State Legislators Proposing to Gut CEQA

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California Governor Jerry Brown had warned the Construction Industry three years ago, that he had every intention to gut the California Environmental Quality Act (CEQA), if the fighting continued amongst the major construction players within the Renewable Sector. It was alleged that these very same major players would hold Construction Projects hostage to gain advantages for Environmental, and Employment related purposes.

Once those concerns were addressed, complaints, and lawsuits would be lifted, the project would gain majority support, and the project would move forward. If an agreement could not be reached, more than likely the funding of the project would be pulled by private investors, and other sources, henceforth killing the project. This alleged tactic quickly spread to include all other projects that became targets. As far as the Renewable Industry was concerned, a five-craft project labor agreement was created to put an end to what is known as Jurisdiction Warfare. This appeased the Governor.

Now we are faced once again with serious proposals to gut CEQA. This time a handful of Sacramento Lawmakers are sharply proposing to limit the rights of California Citizens and Local Government Agencies to enforce critical environmental protections. California Citizens, members of organizations, residents from the surrounding area of proposed renewable construction sites, and advocates will no longer be able to go to court and challenge a construction project’s environmental impact report — a document critical to final approval.

If adopted, it is further proposed that only the State Attorney General can file environmental lawsuits. Also, that California Citizens will be allowed to pay a deposit to the court in the amount of 1% of the construction project’s costs, not to exceed $50,000.00 dollars, so that these citizens can exercise limited rights to file any litigation.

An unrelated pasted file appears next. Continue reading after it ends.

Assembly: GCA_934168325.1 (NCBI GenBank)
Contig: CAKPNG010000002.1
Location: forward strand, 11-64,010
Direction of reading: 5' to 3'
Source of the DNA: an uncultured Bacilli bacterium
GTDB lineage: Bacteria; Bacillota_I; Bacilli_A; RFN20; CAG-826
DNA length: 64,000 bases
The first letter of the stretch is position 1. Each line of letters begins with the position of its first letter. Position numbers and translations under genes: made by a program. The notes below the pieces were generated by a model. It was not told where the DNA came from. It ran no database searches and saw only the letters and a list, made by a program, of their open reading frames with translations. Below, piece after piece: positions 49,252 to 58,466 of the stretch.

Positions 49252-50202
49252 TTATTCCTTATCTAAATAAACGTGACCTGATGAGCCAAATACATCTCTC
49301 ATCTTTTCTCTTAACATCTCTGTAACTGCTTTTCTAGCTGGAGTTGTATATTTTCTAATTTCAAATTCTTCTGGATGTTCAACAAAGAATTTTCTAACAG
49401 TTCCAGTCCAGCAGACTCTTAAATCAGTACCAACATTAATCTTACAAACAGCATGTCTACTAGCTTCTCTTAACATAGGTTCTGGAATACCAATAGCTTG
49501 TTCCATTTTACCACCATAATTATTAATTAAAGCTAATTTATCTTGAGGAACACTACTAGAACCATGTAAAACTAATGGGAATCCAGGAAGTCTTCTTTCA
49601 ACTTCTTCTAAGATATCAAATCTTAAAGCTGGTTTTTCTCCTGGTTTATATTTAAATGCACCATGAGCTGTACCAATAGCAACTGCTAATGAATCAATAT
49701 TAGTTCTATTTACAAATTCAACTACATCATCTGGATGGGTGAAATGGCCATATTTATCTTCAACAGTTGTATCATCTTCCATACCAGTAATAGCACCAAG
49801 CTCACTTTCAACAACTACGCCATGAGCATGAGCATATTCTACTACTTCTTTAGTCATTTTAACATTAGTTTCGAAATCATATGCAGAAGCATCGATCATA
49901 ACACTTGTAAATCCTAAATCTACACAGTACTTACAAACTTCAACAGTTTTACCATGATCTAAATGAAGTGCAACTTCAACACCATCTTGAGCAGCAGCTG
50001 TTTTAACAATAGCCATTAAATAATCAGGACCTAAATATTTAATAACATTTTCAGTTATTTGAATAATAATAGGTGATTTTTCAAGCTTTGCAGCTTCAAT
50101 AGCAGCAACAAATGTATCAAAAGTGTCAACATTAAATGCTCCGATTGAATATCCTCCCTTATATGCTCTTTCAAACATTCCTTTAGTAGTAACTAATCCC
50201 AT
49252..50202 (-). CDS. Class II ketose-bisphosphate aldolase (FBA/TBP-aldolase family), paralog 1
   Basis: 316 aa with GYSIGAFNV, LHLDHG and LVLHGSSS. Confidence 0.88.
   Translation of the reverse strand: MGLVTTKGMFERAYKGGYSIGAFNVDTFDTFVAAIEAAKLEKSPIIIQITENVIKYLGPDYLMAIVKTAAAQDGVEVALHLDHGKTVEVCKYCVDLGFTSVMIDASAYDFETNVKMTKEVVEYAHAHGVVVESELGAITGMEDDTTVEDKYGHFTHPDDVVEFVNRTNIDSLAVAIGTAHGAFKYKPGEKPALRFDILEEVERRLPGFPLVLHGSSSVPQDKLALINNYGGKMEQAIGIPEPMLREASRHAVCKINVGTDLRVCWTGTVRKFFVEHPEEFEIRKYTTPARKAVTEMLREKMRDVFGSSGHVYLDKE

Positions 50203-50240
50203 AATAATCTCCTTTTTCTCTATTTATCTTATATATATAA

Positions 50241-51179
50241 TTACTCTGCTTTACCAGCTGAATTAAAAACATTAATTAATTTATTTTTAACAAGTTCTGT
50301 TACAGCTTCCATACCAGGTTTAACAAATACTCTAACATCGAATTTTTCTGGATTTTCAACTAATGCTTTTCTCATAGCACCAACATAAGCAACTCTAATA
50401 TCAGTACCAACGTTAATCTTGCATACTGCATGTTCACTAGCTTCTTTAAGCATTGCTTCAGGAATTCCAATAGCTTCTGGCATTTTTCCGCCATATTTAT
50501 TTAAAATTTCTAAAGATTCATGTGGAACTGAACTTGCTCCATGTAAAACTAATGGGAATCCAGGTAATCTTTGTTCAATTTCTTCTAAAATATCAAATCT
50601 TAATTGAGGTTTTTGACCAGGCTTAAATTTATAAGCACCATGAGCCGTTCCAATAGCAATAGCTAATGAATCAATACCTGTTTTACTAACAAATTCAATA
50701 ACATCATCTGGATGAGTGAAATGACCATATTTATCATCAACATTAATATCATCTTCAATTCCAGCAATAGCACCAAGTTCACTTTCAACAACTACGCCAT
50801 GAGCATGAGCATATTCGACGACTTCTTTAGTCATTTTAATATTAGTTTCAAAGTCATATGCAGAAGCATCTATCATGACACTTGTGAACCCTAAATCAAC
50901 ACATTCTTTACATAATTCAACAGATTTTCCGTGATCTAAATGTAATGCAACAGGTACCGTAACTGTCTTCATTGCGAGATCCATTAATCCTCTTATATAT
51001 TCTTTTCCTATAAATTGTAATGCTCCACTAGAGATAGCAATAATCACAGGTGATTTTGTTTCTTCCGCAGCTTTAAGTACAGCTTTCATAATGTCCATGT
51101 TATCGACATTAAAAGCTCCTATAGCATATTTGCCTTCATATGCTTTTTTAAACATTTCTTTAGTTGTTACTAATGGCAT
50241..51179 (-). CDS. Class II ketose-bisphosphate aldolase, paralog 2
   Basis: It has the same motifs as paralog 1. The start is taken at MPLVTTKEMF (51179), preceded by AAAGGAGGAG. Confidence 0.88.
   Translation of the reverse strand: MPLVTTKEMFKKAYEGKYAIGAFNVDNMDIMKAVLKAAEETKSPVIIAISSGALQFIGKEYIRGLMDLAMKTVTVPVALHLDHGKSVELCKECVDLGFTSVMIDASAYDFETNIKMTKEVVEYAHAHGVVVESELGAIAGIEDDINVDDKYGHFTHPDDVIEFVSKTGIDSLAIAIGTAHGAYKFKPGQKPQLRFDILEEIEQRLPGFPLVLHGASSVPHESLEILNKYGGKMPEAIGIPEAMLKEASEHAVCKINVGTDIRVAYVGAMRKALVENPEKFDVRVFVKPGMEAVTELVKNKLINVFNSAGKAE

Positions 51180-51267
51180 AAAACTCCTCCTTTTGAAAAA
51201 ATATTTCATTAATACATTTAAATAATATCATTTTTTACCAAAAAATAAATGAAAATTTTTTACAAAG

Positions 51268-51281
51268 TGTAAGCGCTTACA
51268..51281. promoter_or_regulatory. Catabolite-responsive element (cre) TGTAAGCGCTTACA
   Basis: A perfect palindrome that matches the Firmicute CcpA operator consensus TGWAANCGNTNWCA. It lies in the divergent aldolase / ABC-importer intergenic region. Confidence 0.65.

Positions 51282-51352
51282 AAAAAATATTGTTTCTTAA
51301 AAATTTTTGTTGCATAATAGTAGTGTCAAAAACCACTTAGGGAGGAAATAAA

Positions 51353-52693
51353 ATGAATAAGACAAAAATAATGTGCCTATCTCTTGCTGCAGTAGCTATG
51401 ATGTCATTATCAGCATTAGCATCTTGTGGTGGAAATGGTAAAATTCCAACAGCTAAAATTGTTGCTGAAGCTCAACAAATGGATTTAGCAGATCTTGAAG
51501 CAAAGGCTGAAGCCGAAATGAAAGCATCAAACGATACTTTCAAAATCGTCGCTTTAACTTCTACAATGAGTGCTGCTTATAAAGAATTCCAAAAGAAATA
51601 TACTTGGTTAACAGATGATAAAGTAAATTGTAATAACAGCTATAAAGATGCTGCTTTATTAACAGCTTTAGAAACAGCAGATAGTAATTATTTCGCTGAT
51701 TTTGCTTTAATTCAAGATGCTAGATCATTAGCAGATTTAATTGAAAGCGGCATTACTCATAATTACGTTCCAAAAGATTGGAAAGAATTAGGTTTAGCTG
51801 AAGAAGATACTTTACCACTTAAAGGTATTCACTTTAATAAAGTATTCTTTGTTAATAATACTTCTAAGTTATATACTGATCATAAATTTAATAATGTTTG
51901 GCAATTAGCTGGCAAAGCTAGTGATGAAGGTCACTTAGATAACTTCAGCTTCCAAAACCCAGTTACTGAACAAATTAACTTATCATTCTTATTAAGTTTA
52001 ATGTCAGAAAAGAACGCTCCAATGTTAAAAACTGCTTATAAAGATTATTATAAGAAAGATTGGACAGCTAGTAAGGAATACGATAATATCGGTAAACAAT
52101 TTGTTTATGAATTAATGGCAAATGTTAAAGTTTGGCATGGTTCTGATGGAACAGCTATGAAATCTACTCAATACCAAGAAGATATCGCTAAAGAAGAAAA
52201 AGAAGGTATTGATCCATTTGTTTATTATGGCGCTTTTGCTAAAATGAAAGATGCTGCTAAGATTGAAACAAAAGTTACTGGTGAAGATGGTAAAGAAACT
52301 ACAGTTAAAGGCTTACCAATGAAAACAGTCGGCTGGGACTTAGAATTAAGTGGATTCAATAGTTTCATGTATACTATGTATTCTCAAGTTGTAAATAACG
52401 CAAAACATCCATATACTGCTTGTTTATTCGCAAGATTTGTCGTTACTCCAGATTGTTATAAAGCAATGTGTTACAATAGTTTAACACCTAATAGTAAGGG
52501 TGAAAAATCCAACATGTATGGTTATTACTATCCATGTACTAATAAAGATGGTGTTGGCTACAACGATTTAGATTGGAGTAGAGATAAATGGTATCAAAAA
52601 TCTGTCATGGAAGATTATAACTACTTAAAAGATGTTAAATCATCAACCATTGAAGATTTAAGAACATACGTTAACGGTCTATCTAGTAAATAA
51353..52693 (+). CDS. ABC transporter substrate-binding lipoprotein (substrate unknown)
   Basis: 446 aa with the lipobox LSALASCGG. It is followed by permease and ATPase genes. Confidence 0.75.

It is rumored that telecommunication companies seeking to expand their broadband networks would receive exemptions from any environmental rules for related construction, increasing access to broadband, boosting more jobs for the residents of California. Sierra Club California is opposed to the changes that these legislators have proposed.

CEQA IN A NUTSHELL: CEQA was voted into law over 40 years ago, to give all citizens a voice in what happens to their communities. For decades, CEQA has brought to light key information thus leading to major decisions over how to use local land at the local level — where impacts are the greatest.

If Sacramento and state agencies are proposing to change our environmental laws, there is a process available to the citizens of California. EPCF has joined many others in sending letters to our legislators that are spearheading these proposed changes. Urging that we do this in a much better transparent way. If we are so serious about changing our California’s environmental laws. Then let’s engage in a democratic process, and debate publicly these proposed changes. EPCF will keep you updated on how these proposals continue to play out, and its effects on CEQA, the workforce, and the California State Budget.


Edward Padilla


EPCF / Climate Change

Disclaimer: Articles appearing in this column, and webpage are to be used for informational purposes only. This article is not intended to be legal advice. Before applying this information to a specific legal problem, readers are urged to seek advice from a licensed attorney.

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